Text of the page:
Nicola Sturgeon’s party has such a reputation for internal discipline that any sign of strife is prone to spark claims of a full-blown crisis.

However, it is important not to understate the impact of recent rows among some of the independence movement’s most senior figures on the timing of any potential second referendum.

Pete Wishart, one of the party’s most senior MPs, has detailed the extraordinary levels of abuse he received from his own side for his suggestion that cooler heads should prevail when considering the timescale of that referendum.

The Row

The essence of the row arguably has its roots in the history of the Scottish National Party’s approach to devolution.

For decades, the party was split between ‘Gradualists’ who wanted to embrace devolution as a stepping stone to independence, and the ‘Fundamentalists’ who rejected devolution as a distraction and demanded independence or nothing.

READ MORE: SNP MP details abuse from independence supporters

Clearly, the Gradualists won the day, but ironically it is Jim Sillars, a man who has described himself as an ‘unreconstituted Fundamentalist’ who has been one of the most prominent voices for a delay in the timetable for the next referendum.

Mr Sillars, a former depute leader of the party, who has been a critic of the leadership of Nicola Sturgeon, says that another referendum shouldn’t be called until support for a seperate Scotland is consistently around 60 per cent.

With polls showing Yes struggling to make up ground on the 45 per cent achieved in 2014, Mr Sillars’ plan could see another vote kicked deep into the long grass.

The Impact

Already, the impact of the row is being felt in the party, with the timing of the referendum looking likely to dominate the race to fill the same role occupied by Mr Sillars.

The outsider for the SNP Depute Leader contest, Inverclyde Councillor Chris McEleny, has gone on the record supporting an independence referendum within the next 18 months.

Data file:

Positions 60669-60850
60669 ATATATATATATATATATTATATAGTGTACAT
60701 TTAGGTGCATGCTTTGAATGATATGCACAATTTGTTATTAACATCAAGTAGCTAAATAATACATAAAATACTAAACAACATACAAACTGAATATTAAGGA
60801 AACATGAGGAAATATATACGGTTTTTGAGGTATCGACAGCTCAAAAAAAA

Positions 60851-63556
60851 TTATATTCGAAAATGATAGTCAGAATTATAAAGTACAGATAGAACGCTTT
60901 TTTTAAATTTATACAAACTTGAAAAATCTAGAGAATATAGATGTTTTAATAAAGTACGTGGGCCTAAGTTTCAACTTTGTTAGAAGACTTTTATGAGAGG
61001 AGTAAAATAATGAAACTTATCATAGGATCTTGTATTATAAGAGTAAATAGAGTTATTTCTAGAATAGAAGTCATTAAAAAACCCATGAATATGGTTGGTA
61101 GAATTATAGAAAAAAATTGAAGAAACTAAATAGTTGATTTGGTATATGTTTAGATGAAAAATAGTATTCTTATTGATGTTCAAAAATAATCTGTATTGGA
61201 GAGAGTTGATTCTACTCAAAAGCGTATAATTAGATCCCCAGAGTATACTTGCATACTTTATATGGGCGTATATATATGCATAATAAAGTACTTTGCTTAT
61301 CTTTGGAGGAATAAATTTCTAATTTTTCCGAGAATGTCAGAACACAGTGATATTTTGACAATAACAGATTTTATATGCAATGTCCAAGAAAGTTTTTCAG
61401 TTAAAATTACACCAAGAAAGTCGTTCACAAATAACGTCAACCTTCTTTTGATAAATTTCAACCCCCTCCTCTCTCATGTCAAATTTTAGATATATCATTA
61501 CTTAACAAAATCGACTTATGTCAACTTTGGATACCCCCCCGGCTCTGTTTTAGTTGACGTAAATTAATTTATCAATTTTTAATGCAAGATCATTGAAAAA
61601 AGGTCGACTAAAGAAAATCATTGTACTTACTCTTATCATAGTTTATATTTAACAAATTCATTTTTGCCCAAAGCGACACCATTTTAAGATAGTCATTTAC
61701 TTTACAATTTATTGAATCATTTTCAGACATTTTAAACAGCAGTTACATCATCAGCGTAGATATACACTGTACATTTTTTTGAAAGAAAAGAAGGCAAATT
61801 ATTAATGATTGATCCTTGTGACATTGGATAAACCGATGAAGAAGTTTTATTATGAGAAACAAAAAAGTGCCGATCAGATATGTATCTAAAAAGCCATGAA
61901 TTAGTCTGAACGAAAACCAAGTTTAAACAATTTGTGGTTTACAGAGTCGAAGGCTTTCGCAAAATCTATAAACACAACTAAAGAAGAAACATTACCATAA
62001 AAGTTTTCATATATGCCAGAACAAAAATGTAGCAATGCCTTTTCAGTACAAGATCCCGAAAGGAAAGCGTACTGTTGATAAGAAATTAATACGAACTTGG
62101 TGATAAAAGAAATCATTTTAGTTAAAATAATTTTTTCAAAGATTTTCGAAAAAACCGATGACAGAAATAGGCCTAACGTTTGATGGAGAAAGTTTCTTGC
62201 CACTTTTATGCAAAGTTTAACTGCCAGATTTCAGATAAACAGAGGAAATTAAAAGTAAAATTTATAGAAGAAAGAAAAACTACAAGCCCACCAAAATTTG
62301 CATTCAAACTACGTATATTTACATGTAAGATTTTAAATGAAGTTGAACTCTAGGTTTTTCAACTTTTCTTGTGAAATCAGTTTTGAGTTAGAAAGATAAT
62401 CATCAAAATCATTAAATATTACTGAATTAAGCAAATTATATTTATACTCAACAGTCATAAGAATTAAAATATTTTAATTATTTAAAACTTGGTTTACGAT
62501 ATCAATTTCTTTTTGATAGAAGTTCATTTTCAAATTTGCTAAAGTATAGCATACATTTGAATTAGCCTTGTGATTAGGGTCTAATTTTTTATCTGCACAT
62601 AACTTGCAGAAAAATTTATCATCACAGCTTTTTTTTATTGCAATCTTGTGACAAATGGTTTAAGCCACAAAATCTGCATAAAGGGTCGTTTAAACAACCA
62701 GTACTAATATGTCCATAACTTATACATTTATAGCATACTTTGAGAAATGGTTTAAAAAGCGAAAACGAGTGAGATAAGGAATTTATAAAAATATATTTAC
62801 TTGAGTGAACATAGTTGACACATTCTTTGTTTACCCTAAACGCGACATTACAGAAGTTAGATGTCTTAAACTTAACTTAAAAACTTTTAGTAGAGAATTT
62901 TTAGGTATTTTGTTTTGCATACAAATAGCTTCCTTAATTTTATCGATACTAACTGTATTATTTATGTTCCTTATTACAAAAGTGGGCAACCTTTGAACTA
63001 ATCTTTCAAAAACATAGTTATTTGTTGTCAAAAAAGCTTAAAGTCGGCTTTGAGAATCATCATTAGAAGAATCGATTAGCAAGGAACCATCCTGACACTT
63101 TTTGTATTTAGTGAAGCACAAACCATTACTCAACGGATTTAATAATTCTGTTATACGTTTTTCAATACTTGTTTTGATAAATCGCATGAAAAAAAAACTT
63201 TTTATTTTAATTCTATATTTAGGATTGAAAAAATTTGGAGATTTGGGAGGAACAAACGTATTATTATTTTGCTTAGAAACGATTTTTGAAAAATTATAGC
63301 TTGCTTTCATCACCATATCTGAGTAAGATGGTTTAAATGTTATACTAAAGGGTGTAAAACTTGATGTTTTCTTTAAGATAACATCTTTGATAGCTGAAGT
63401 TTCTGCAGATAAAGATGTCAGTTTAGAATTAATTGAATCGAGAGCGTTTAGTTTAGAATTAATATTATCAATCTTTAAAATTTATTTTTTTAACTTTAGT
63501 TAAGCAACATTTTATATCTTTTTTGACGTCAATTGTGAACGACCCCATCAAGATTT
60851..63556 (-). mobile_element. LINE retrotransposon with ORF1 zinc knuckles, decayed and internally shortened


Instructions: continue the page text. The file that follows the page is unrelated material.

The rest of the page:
READ MORE: No second referendum until Yes at 60 per cent, says Sillars

While still considered unlikely to improve markedly on the 3.4 per cent that he secured in the 2016 Deputy Leadership race, Mr McEleny’s flagship policy has lit a fire under what could have been a dull campaign and exposed differences within the SNP.

Mr McEleny’s stance has been backed by Western Isles MP Angus MacNeil, who has taken a different position on the issue than that of his long-time colleague Pete Wishart.

While the party won’t be paralysed by arguments in an internal election, the SNP has been marked for well over decade by internal discipline, and if the row becomes bitter, the party could once again find itself accused of ignoring ‘the day job’ to focus on independence.

Problems for the leader?

That would present a problem for the First Minister Nicola Sturgeon, who is still facing off accusations from rival parties that she places independence over all other policy matters.

It is arguably, however, a problem that the SNP leader could have avoided, had she not been so deliberately vague on what her ‘reset’ meant on the indyref2 question in the wake of the party suffering significant losses in the snap general election of 2017.